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Eliza Minot:
The Tiny One
Eliza Minot
  The Tiny One  
Eliza Minot    
interview

reading

an excerpt



  You can't help but fall in love with Via Revere, the eight-year-old narrator of Eliza Minot's The Tiny One. Via tells her story with such fresh perspective and charming observation that one marvels at Minot's deft expression of a pint-sized mindset.

Via's mother--Mum--has just been killed in a car accident (an autobiographical theme; Minot's own mother was killed in an accident when the author was seven years old). It is two days post-tragedy, and as the little darling explains, "I want to be able to find something in that day to hold on to like a rope swing, to swing with. Trying to hold on to all that I remember makes my stomach jump--there goes something; here comes another. But if I don't do it, I feel even more scared because I worry that I'm forgetting everything, that I won't know anything. I won't have her. I've got to keep her as long as I can. Because I thought I loved everything, but it was all just her. This is what happened. This was the day before yesterday. This was the day."

In recreating the day, Via pieces together the life and close-knit family history that have preceded the accident. She tells her story through layers upon layers of concentric memories, reenacting her day at school and allowing every thought and event to trigger others. The narrative is peppered with late-'70s pop culture references and the tangential thoughts of a precocious and curious eight-year-old. Via and her mother shared the type of bond that makes life worth living, and as we get to know both mother and child, we empathize completely with their adoration and devotion to one another. Via views life through a refreshing blend of disbelief and enthusiasm, questioning everything, hungry to understand the crazy world in which we dwell.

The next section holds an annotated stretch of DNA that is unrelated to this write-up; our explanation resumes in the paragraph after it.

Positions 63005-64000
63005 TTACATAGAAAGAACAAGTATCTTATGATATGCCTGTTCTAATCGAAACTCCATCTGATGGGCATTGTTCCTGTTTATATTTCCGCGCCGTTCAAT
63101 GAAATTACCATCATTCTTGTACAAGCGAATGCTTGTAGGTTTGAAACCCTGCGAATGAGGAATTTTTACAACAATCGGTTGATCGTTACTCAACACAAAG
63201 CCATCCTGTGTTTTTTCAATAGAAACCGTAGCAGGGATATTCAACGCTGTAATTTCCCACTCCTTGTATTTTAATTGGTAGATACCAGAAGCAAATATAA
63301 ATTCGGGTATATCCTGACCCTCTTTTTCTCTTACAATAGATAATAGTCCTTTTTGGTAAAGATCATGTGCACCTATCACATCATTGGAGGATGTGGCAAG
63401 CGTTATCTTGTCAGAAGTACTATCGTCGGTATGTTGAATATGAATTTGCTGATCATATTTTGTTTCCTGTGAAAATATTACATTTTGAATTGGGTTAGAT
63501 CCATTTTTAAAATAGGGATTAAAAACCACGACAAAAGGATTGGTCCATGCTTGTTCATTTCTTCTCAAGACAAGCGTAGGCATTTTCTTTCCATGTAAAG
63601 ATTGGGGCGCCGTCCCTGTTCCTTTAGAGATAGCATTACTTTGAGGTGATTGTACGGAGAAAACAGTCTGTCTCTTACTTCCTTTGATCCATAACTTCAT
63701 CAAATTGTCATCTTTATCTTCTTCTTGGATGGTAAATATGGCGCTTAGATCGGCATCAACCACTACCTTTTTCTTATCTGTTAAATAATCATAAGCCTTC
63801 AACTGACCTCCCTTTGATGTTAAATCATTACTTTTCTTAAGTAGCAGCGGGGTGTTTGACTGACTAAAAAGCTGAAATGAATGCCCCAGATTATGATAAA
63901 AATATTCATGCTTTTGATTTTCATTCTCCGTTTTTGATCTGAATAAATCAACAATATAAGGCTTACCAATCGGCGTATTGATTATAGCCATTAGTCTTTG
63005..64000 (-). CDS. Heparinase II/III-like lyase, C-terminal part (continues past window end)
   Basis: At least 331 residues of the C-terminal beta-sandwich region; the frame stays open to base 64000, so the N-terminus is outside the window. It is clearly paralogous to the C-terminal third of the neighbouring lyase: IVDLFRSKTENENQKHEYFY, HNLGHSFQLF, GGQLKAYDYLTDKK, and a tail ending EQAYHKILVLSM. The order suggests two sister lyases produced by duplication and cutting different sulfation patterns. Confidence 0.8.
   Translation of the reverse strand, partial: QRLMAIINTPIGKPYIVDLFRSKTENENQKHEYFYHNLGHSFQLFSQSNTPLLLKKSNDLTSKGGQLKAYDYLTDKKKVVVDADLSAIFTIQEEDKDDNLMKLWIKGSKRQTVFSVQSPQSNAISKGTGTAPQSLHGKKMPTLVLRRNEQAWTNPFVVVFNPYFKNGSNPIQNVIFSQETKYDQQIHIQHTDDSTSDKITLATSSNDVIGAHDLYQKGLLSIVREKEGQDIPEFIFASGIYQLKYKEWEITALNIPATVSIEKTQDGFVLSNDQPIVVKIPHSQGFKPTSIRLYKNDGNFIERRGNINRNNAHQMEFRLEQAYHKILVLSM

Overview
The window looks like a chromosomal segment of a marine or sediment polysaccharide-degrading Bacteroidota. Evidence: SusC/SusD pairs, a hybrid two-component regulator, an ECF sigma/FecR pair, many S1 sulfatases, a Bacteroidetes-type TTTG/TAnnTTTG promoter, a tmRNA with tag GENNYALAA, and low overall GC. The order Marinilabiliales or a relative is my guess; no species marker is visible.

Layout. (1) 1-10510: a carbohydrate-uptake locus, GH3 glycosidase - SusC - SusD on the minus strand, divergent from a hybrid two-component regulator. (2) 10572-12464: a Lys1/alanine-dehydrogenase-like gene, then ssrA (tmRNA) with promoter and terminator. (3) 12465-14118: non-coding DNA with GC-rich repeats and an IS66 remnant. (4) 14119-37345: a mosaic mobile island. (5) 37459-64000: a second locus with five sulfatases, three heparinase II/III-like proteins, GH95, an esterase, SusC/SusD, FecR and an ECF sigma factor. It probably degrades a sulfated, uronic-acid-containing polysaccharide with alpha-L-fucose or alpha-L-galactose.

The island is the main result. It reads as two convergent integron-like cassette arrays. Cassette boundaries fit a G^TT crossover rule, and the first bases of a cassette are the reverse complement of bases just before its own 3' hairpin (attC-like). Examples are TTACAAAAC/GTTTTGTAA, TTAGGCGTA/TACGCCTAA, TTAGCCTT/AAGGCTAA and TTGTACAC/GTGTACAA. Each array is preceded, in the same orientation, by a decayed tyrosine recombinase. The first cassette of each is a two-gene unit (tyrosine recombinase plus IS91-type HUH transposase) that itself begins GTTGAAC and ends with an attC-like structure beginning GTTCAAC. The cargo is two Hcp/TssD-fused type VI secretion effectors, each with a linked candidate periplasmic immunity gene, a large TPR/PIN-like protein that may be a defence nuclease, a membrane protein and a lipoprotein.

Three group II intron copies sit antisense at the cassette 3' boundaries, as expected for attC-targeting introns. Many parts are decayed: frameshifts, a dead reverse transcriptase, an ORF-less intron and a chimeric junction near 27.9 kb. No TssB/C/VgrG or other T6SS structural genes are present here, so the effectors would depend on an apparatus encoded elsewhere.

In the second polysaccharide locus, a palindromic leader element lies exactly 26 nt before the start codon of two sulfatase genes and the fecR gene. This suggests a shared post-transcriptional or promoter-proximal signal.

Eliza Minot is the younger sister of Susan, author of highly-acclaimed novels including Evening and Monkeys. Her debut strikes the perfect balance of beauty, elegance and poignancy without ever veering toward the overly-sentimental. Readers everywhere can be grateful that the world is big enough for another talented Minot.

Eliza visited Bold Type's offices recently; in this feature read a conversation with Minot and an excerpt from The Tiny One, and listen to an audio excerpt from the novel, read by the author.
 
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